In comparison with the dispensing of beverages from sealed packages, the dispensing of a beverage, particularly stout or beer, in draught form from a bulk container is usually achieved by the application from an external supply of a pressurized gas (which is usually carbon dioxide or a mixture of carbon dioxide and nitrogen) to the bulk beverage. Consequently the draught beverage when being dispensed can contain nitrogen in solution as a mixture with carbon dioxide (the latter being present at a lower level than is normally encountered in that beverage when contained in a sealed package). This is considered to be most advantageous since it enables a smaller size of bubble to be formed (in comparison with such bubble as would be formed by carbon dioxide alone) without releasing too much gas. By reducing the bubble size in the froth there becomes a relatively greater surface area of surface active compounds and a greater density to the froth so that perceived creaminess and persistance of the froth is relatively increased. This latter effect is considered particularly advantageous for stout where it is most desirable that the froth should persist and be of a creamy or foamy nature in comparison with the light froth as is conventionally provided on light beer or lager. To understand the development of the aforementioned creamy or foamy froth, it is first realized that a bubble forming part of that froth can only survive in the stout if its internal pressure is at least equal to the forces which are tending to make it collapse--particularly hydrostatic pressure and surface tension. The latter is inversely proportional to the radius of the bubble so that the smaller the bubble the greater must be its internal pressure to prevent it collapsing from surface tension. The maximum internal pressure of the bubble is the sum of the pressures necessary to retain the concentrations of the dissolved gases in solution--consequently to decrease the bubble size the pressures of the dissolved gases must be increased accordingly with the effect that more gas is dissolved. In the case of carbon dioxide the amount of gas dissolved quickly rises to a point of producing an unmanageable amount of froth on the beverage. For this reason the nitrogen (or other inert gas) is introduced since it has a much lower solubility than carbon dioxide and it thus becomes possible to obtain a significant increase in the pressures of the dissolved gas without an unacceptable increase in the volume of dissolved gases.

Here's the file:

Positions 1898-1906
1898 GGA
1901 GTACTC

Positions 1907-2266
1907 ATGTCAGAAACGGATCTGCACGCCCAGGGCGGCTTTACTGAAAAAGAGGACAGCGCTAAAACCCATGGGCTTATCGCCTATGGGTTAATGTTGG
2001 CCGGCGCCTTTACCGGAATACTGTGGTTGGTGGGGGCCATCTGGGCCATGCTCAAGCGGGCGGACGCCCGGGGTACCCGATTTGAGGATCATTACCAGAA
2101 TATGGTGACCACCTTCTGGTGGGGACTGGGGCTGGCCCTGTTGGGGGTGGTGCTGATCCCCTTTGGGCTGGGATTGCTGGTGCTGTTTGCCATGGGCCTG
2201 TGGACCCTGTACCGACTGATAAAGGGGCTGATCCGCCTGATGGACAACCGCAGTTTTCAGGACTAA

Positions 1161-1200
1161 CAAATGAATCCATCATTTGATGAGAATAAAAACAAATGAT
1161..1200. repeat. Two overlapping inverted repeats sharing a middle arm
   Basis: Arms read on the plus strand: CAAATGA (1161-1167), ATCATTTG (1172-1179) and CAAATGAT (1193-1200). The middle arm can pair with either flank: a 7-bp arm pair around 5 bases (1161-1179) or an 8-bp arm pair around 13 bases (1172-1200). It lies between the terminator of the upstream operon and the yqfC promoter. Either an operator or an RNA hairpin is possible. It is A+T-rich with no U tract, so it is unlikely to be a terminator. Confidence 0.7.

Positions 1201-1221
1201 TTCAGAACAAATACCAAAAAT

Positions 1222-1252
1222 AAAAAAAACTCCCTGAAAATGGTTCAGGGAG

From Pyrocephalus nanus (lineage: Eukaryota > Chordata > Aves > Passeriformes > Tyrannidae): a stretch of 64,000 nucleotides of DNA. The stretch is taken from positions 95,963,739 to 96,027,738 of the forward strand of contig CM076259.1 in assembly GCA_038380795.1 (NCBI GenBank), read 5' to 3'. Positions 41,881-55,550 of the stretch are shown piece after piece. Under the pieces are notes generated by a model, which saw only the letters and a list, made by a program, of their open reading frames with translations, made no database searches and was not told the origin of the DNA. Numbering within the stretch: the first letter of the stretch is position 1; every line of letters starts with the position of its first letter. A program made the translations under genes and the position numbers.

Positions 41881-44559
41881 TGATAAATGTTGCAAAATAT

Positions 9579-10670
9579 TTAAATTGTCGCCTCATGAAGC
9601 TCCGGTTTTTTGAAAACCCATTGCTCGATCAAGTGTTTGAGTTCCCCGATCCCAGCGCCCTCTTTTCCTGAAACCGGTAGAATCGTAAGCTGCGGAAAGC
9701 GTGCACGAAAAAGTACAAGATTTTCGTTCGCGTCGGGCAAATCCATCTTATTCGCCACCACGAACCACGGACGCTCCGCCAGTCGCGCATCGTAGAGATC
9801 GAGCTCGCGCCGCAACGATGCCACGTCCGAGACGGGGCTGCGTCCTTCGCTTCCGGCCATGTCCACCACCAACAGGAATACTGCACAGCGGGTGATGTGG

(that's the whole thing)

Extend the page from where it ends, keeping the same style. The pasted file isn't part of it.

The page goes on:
During the dispensing of draught beverage as aforementioned containing nitrogen in solution (or other inert gas in solution and possibly mixed with carbon dioxide as discussed in our British Pat. No. 876,628) the beverage is processed in a manner which is particularly intended to release the nitrogen and carbon dioxide from solution to promote the formation of very small bubbles of nitrogen and carbon dioxide which will form a creamy froth. Such processing of the draught beverage to release the nitrogen and carbon dioxide from solution is necessary to produce the very small bubbles and assist the evolution of carbon dioxide. Conventionally the nitrogen and carbon dioxide release and the formation of very small enduring bubbles is achieved by the draught beverage being subjected to cavitation as it suffers a pressure drop in passing through an array of small orifices in a plate located upstream or downstream of the dispensing tap.